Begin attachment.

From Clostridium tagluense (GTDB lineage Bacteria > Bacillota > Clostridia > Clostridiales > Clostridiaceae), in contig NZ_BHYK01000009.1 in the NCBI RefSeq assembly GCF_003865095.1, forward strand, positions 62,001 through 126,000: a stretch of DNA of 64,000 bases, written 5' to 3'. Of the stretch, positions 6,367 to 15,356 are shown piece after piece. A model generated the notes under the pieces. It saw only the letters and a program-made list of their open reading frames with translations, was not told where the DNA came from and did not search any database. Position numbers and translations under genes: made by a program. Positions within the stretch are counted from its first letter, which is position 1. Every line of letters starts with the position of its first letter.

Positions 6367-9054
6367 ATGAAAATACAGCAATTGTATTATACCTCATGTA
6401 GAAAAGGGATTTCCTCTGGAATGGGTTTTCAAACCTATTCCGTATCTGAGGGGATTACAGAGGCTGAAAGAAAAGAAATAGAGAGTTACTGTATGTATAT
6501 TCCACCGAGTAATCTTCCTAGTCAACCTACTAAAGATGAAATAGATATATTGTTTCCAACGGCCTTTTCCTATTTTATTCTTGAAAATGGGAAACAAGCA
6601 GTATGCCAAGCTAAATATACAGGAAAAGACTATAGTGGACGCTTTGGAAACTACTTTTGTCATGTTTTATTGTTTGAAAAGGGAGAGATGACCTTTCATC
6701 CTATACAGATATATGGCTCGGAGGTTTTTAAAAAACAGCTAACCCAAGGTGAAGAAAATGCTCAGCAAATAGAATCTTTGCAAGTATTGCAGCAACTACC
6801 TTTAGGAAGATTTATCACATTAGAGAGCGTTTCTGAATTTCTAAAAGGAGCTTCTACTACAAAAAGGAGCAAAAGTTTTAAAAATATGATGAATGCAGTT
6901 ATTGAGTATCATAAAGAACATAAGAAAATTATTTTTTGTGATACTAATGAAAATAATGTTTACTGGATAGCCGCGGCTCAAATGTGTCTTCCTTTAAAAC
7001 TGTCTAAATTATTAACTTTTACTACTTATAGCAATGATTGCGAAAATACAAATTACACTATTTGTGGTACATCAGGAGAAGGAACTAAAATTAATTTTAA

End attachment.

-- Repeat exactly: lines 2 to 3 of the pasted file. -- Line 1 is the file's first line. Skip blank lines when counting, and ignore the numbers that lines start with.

Positions 6367-9054
6367 ATGAAAATACAGCAATTGTATTATACCTCATGTA